Is Front-of-Pack labeling set for harmonization?

By Natasha Spencer

- Last updated on GMT

© Getty Images / Goran13
© Getty Images / Goran13
As the development of front-of-pack (FOP) labeling continues to evolve to meet ever-growing consumer and market needs for transparency, we look at their prevalence and the current measures being explored to harness the functional food and nutrition markets with David Pineda Ereño, Advisor on Strategy, Policy and Regulation at DPE International Consulting.

Throughout Latin America, there is a general trend towards adopting and implementing front-of-pack (FOP) labeling systems in processed foods and beverages to specify on the front side of the label or package the quantity of salt, sugar and fat contained in the product.

The entry of FOP labeling has been heavily prompted in Latin America by leading influential supporters, namely the World Health Organisation, the Pan American Health Organisation (PAHO), Parlatino (The Latin American and the Caribbean Parliament) and the Codex Alimentarius Commission.

PAN adopted FOP labeling in 2012 and revised in 2016 its own Nutrient Profile Model, calling for FOP labeling applications to declare the excess of sugar, fat, sodium in processed foods. Parlatino has also implemented ‘Model Laws’ following PAHO recommendations, while the Codex Alimentarius Commission is developing general principles for the application of FOP labeling systems.

Impact of New Guidelines

David Pineda Ereño, Adviser on Strategy, Policy and Regulation at DPE International Consulting describes the Codex Alimentarius Commission, which introduces international standards on food and beverages, as “an intergovernmental organization with very important influence in the region”​.

At present, the organization is discussing the development of general guidelines on FOP labeling to provide governments with internationally harmonized general criteria to take into account when considering whether to adopt a FOP labeling system at national level.

Shedding light on the current potential and actions regarding the implementation of FOP labeling, Pineda Ereño emphasizes how “in this regard, governments at national level and in their discussions for regional harmonization are awaiting the development of those Codex Guidelines to adopt their own models”​.

FOP Labeling Systems Variations

While advocacy for strengthened FOP labeling systems by such organizations is present, these are not universal; different FOP labeling systems coexist in different Latin American markets.

Ecuador uses a traffic light system inspired by the United Kingdom’s model; Mexico boasts guideline daily amounts; and Chile, Peru and Uruguay adopt black colored octagonal stamps with warning statements, with some differences in the format and the nutrient profiles on the basis of which the system is applied. In addition, several countries and regions are evaluating different systems such as octagonal stamps with statements, traffic lights and nutriscores.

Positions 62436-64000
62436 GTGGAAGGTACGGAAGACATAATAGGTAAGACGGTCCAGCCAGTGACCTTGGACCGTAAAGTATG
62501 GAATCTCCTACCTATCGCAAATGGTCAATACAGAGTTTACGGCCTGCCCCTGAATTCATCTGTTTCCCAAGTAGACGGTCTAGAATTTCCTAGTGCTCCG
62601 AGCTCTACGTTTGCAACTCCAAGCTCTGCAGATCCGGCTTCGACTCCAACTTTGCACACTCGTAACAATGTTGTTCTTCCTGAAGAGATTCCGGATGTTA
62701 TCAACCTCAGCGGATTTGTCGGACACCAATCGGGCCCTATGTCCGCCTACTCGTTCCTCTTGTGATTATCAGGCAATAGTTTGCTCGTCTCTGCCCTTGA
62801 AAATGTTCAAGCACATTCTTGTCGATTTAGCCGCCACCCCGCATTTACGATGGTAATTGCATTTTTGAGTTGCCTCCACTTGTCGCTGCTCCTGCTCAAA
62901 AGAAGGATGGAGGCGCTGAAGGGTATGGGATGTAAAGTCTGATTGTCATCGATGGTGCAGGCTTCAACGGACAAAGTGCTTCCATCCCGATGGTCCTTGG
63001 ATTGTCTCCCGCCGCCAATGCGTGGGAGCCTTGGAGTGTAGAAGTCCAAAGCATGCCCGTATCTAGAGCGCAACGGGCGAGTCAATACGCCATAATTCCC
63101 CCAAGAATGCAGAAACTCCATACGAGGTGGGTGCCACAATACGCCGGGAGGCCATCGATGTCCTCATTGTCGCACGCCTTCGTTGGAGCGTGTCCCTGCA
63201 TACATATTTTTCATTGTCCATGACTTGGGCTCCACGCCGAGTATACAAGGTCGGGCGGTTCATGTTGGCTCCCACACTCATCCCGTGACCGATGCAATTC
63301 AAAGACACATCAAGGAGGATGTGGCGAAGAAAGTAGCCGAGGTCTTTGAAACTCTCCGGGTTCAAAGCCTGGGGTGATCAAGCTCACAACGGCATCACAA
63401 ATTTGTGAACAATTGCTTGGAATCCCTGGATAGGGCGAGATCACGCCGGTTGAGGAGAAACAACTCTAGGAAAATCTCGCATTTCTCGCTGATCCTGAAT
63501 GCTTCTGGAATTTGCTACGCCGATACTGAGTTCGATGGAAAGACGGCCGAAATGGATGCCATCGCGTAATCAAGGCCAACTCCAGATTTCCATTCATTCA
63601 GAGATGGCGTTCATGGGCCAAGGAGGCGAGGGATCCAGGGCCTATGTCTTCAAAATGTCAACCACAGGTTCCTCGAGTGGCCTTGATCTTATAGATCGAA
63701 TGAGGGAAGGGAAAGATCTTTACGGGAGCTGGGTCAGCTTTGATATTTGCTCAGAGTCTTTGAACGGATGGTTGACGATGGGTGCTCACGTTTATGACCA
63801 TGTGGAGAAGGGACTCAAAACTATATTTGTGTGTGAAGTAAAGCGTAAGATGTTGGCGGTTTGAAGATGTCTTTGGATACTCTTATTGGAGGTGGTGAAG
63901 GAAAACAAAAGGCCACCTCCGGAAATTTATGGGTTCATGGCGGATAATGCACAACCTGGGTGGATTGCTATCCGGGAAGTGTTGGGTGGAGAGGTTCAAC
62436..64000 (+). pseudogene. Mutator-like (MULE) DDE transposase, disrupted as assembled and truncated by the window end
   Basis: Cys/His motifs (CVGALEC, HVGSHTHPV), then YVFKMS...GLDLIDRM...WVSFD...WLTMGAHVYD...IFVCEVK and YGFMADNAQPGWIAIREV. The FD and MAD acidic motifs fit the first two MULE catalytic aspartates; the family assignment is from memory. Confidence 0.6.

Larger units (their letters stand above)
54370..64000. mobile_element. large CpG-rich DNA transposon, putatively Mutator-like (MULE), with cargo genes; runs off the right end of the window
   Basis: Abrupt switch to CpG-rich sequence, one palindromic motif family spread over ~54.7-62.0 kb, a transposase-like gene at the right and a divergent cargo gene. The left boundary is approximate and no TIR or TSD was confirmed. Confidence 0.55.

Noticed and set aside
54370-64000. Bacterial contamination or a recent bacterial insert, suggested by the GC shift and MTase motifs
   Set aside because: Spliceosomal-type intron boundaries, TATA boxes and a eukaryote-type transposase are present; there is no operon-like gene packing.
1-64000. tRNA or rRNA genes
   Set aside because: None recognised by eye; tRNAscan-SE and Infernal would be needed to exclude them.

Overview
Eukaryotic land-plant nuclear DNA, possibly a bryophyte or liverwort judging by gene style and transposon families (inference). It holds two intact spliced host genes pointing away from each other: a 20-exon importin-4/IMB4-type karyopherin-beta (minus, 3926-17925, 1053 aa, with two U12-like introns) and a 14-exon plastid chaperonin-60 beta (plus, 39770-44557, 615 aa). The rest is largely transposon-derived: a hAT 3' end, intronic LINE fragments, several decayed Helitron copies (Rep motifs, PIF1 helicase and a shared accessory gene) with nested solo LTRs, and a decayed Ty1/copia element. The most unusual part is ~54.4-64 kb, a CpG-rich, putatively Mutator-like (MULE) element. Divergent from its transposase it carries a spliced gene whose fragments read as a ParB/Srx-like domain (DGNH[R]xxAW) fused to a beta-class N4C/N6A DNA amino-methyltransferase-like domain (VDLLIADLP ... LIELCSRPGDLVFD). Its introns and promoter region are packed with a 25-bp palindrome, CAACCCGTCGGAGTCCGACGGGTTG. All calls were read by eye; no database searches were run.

“The Chilean model of octagonal stamps with warning statements is the system that is gaining a lot of focus in the Latin America region, considering the support expressed by the WHO and PAHO on the system,” ​explains Pineda Ereño.

Calling the trend “clear”​, Pineda Ereño goes onto report how other Latin American countries are currently considering implementing their own systems at a national level to ensure they are rolled out throughout the country.

“In addition to Peru and Uruguay, which have adopted the system with some variations, we can see now very recently that the Mexican government is proposing to develop a similar system but requiring further warning statements on the label,” ​Pineda Ereño added.

One Harmonized FOP Labeling System?

Analyzing consumer, governmental and organizational attitudes and perspectives regarding the emergence of FOP labeling indicates how LATAM countries are progressively exploring harmonization.

Alongside implementation actions, for example, the initiative to harmonize FOP labeling systems is being discussed in three Latin American trade blocs: the Southern Common Market (Mercosur), the Pacific Alliance and the Central American Integration System (SICA).

Brazil, for example, undertook a comprehensive evaluation, studying various FOP labeling systems and launching a public consultation receiving 33.000 comments.

“Although a year ago it seemed that the authorities were inclined to develop a FOP labeling system with triangle (rather than octagonal) stamps with warning statements, at present all other options are still open,​” Pineda Ereño explained.

Amid interest for the Mercosur Member States to harmonize FOP labeling, a discussion on uniting FOP labeling systems to create such harmonization at Mercosur level has just initiated, and Brazil supports these discussions to proceed.

Mexico recently supported, by way of a proposal, for the arrival of FOP labeling based on octagonal stamps with warning statements. “The first reactions are that this proposal would bring very significant challenges to operators in the market,”​ Pineda Ereño revealed, with key talks with all stakeholders expected to take place in August 2019.

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